The Koran contains many negative passages. How does this affect integration? Idris stressed that the Koran mus be read in context. It was written on the battlefield. He is concerned that both Muslims and non-Muslims take verses out of context. The message of the Koran must win hearts and minds to fulfill the evangelical mission of Islam and so it must have a positive message. [Idris implied that Imams are necessary in order ot convey the correct message.] He said that we must not confuse devotion with radicalism, to which he is strongly opposed.

Do Muslims want Muslim schools? Idris was clear that Muslims, like other parents, want their children to go to good schools. In worthing, the schools are good and so there is no need for a Muslim school. In other areas, Muslims have opened Muslim schools because the mainstream ones are failing. They do not do this to segregate their children. They want their children to walk the right path and not be susceptible to problems such as drugs. He pointed out that the number 1 school in England is a Muslim school. He saw no difference between them and private schools. He aid that we need to integrate and if general schools get better, Muslims will send their children to them.

Do Muslims believe in evolution? Yes, for animals but humans were created separately. Idris thinks that Muslims don't get as offended by criticsim of their stance as people defending evolution. God created evolution. When asked if evolution could be proven to be true, Idris said that he would accept it.

What do you think about the recent attempt to segregate women and men at a university? Idris explained that there were three seating areas proposed. One for men women, one for men and one for women. This would only take place if the speaker asked for it. The reason was that some Muslims would not attend if they had to sit with the opposite sex. Although his explanation wnet some way to mitigating the situation, some members thought that any kind of segregation at a public meeting was wrong, and compared it with segregating on the basis of race.

Various other answers to questions included: there is a great difference between Islamic and cultural beliefs; the press often identify Islam with immoral cultural practices; there is no need for new religions (s.g. Mormonism) as the message of the Prophet Mohammed is unchanging; although the world changes, people do not.

Beofre the meeting ended, we asked Idris if he had any questions about Humanism. One of our members explained that we were either atheist or agnostic (or both). Idris asked if we ever think of God. We replied that there is no need to believe in God to be good, which for Humanists is respecting human rights. Muslims do this but they also have to please God first, which is where we differ. Idris said that Humanists need a system as well as morality and that this could only come from God. We disagreed of course. He said that the more people turn away from the Judeo/Christian/Islamic path, the closer the day of judgement. One of our members said that Humanists and Muslims share similar aims but that there can be no overall divine standard. Idris replied that the first responsibility of Muslims is to each other but that they cannot ignore God.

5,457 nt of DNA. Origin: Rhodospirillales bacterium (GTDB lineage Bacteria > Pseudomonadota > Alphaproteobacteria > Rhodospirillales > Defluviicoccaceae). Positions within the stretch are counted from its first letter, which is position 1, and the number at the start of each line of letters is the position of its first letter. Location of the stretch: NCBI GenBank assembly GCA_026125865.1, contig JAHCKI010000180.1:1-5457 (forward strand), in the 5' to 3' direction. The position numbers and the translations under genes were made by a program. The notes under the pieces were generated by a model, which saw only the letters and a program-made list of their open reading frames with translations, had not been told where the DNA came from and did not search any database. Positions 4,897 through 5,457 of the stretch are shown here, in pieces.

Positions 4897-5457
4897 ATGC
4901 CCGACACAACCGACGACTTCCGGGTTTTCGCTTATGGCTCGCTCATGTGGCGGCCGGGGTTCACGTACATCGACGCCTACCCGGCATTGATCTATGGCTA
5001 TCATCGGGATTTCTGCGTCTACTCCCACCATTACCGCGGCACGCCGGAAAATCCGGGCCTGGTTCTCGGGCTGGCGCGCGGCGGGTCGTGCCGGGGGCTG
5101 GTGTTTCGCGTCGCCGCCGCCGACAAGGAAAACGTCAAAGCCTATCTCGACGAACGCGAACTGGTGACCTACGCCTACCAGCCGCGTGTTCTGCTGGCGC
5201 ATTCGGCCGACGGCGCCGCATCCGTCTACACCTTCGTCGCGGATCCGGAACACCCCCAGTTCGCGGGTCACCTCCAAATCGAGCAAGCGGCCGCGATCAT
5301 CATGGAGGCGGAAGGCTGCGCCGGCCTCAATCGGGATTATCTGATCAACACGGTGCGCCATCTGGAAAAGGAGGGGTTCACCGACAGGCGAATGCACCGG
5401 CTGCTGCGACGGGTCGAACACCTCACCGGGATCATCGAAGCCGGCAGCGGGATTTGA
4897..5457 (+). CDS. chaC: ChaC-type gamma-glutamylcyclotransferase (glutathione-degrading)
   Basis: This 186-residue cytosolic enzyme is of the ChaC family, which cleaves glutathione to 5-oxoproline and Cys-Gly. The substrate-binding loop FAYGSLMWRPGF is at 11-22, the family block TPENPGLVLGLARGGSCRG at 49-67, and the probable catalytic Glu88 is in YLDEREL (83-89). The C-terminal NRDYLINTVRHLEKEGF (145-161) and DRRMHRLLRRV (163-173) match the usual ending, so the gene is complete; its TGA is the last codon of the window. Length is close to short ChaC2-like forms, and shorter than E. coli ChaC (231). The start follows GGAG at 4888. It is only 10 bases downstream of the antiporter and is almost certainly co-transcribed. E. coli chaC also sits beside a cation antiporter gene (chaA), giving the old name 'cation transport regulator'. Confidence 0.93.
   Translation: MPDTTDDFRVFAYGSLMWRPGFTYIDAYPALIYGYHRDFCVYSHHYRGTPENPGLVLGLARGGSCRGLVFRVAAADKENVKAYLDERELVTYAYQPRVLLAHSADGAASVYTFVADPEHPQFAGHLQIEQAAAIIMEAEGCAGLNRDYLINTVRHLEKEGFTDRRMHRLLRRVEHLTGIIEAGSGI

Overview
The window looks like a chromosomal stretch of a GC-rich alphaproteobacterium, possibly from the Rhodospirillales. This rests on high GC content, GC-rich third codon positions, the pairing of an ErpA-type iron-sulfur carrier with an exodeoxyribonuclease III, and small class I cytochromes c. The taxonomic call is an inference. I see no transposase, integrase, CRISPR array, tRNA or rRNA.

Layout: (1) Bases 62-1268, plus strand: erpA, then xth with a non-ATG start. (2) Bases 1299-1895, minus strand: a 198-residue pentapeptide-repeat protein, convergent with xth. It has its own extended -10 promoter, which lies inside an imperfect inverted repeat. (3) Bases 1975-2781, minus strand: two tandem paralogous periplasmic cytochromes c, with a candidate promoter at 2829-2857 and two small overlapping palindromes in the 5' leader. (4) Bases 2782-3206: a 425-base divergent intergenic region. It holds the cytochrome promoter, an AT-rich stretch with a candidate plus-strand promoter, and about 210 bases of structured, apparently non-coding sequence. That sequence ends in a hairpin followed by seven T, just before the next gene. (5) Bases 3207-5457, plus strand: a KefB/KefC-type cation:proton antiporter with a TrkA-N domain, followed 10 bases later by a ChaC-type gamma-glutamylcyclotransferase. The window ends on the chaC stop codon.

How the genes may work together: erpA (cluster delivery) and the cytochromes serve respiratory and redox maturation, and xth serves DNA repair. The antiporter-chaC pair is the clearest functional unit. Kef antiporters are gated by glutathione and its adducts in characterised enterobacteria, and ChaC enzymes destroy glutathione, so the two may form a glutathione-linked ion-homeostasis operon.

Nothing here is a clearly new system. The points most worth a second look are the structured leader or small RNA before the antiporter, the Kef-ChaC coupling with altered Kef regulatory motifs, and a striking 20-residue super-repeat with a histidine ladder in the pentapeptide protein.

Although we covered a lot of topics, there was not enough time to talk about other aspects of Islam, including:

Islamic finance

Alcohol and drugs


Assisted dying

Equal rights for women, including women bishops, segregation in Mosques, sharia law (women's testimony, marriage)

Birth control

Sexuality: homosexuality, sexual identity, transexualism

Same sex marriage

Secularism: bishops in the House of Lords, Church of England, religious schools, RE, daily act of worship in schools, SACRE

Government desire for a UK version of Islam

Stem cell research, genetics

Are children born Muslims?



Halal slaughter without stunning

How imporant are the rituals?

Equality in the workplace

We thanked Idris and Ali for a stimulating discussion and hope to invite them back to discuss some of the above issues.